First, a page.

MRI is one of the most popular and effective tools for the diagnosis of diseases. However, if an MRI image is distorted or unclean, it can lead to undiagnosed or missed diseases and delayed treatments. Without an accurate and quick diagnosis, treatment plans could be delayed and could even lead to more harm or even death to a patient. In addition, a misdiagnosis from a poor image quality could result in a costly malpractice suit.
So, how can you be producing high-resolution images of anatomical structures that will provide doctors with the information they need in order to provide an appropriate treatment plan for patients? By using MRI phantoms in calibration and quality control, you can get better image generation for more accurate diagnosis of diseases.
There are four more good reasons to use an MRI phantom for quality control in your clinical environment as well:
- The law requires a proper QC program for MR units in the U.S.
- Image testing is required as part of the quality control checklist for MR units
- By utilizing scheduled phantom tests, you can avoid costly malpractice suits
- These quality control efforts can ensure image integrity
The Medicare Improvement Patients and Providers ACT (MIPPA) is a part of U.S. Quality Control. In order for an MRI site to be accredited by the American College of Radiology, a series of measurements tested with an MRI phantom is required on a weekly/annual basis.
Before You Buy An MRI System
You can use phantoms to test different scanners you are considering for purchase. These phantoms assess the system’s stability and comparability of measurements across a variety of MRI units. When these tests are done with the same phantom among the different MRI units, you should see similar results. In fact, phantoms can be used to test other phantoms to determine their accuracy in the imaging field.
Which Phantoms Should You Use?
There is an accreditation phantom constructed of acrylate plastic, silicon rubber and glass that is required by the American College of Radiology (ACR). Ferromagnetic materials are excluded. This cylindrical unit is 20.4cm in diameter by 16.5cm in length. The internal dimensions are 19.0cm in diameter by 15.0cm in length.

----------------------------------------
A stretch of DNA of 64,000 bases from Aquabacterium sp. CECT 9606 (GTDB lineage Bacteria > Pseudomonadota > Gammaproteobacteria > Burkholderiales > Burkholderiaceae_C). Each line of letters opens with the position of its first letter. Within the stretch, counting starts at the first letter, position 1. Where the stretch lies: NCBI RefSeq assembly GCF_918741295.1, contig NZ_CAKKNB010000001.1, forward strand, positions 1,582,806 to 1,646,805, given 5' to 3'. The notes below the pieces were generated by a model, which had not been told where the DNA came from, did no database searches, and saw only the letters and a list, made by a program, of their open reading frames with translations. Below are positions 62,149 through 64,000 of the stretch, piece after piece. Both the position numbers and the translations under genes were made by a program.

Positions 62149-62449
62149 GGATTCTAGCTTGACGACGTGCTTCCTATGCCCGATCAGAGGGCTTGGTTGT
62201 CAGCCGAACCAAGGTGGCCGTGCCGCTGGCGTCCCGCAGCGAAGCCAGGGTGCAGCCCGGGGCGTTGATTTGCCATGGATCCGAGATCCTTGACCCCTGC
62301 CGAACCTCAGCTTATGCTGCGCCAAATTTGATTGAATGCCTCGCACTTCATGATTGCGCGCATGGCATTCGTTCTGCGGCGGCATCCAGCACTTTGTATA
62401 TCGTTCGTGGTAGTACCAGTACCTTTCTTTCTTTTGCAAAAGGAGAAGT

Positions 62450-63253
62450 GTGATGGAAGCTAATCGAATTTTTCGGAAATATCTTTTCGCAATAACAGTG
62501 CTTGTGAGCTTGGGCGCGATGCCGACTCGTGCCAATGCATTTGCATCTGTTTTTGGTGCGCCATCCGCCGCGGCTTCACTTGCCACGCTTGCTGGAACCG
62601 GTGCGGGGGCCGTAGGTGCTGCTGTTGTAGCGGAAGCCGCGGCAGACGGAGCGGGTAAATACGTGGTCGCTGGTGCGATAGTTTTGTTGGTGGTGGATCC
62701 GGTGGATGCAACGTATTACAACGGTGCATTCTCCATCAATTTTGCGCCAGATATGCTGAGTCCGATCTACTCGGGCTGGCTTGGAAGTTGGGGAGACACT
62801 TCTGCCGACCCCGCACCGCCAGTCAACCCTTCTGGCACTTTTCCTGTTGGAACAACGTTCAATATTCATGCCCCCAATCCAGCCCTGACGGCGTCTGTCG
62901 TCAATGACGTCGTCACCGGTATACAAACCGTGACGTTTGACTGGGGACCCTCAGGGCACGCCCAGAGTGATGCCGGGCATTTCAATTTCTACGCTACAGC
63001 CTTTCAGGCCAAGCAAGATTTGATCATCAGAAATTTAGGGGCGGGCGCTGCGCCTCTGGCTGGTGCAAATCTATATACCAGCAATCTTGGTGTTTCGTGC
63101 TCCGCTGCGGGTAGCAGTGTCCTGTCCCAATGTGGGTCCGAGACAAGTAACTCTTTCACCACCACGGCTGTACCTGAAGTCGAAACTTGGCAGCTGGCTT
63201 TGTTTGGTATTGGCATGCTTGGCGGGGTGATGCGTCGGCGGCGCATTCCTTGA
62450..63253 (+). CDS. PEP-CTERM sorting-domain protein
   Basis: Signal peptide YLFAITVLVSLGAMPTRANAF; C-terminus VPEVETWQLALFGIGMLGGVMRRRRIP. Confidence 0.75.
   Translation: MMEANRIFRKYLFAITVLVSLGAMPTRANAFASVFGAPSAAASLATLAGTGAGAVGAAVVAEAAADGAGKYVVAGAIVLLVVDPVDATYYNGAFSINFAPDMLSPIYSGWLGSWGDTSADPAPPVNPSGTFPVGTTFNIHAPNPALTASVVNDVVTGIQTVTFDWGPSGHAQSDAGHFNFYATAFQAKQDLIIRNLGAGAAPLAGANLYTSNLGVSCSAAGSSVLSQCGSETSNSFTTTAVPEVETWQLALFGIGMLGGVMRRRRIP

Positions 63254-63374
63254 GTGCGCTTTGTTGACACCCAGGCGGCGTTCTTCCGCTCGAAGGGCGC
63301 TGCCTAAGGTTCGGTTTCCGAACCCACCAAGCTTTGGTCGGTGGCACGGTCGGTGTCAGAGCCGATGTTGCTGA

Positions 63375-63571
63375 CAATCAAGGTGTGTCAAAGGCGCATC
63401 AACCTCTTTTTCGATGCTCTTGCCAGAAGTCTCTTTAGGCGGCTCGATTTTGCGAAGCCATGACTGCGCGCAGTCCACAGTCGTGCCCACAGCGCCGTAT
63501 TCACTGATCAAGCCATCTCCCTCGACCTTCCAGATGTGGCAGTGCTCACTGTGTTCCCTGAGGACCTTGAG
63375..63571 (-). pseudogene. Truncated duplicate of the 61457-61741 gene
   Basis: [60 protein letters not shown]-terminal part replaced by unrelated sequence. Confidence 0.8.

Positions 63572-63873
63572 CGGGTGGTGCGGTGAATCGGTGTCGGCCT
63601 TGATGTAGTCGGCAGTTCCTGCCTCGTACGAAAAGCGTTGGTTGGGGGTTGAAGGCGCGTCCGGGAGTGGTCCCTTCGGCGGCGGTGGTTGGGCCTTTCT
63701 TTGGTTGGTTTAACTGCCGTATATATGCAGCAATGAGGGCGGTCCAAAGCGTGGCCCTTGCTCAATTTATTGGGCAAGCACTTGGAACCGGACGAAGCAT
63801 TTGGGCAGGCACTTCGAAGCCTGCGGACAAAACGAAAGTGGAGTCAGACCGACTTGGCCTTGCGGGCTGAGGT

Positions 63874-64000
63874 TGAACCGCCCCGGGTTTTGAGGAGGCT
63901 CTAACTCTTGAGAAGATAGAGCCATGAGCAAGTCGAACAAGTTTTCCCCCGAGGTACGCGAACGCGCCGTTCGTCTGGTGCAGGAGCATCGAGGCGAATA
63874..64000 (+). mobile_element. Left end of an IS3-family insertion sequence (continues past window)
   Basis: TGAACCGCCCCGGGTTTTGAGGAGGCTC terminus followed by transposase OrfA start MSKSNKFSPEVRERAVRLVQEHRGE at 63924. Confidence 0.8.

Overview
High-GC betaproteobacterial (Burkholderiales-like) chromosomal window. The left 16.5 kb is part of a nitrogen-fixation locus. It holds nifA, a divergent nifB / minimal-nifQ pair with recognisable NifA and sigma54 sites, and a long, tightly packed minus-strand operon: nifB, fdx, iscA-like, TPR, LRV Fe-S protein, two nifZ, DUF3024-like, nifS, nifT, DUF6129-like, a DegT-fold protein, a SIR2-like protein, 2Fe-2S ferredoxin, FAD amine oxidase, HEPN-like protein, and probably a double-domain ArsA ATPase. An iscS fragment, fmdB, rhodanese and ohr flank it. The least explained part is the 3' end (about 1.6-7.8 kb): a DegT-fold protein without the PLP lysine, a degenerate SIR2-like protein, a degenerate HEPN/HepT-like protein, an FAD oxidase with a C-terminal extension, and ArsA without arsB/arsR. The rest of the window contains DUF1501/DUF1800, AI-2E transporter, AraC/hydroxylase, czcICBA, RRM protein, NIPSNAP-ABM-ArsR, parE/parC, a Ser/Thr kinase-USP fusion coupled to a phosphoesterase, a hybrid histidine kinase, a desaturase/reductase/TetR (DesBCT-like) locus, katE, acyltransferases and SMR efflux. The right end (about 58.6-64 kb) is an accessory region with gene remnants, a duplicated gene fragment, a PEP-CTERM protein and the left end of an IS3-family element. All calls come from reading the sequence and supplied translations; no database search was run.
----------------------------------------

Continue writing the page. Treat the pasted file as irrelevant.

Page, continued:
Phantoms are available from a variety of vendors, and each has unique proprietary designs. They are all designed to test the integrity of MR images on all types of scanners.
You’ll want to make sure that your phantom is ACR accredited, contains reference points for chin and nose, are compatible with all cradles and includes a small all-plastic level to ensure the phantom is level.
Phantoms cost between $1,361-$3,000, with the price points being based on the materials that are used, the size and the accessories that are included. Your biomed team will be able to recommend a phantom that is appropriate for your practice.
When you perform a phantom test on an MRI unit, you will learn the following:
- RF or radio frequency
- static mag fields
- gradient amplitude
- slice position and profile
- geometric linearity
- image uniformity
- accuracy and precision of proton density
- Signal to Noise ratio (SNR)
- system constancy
Talk To An Expert
Do you have questions about phantoms, MRI machines or testing? Talk to the experts at Atlantic Worldwide. We’ve been helping clients find the ideal medical imaging solutions for more than 30 years and would love to help you. Contact Us Today!
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Meet the author: Vikki Harmonay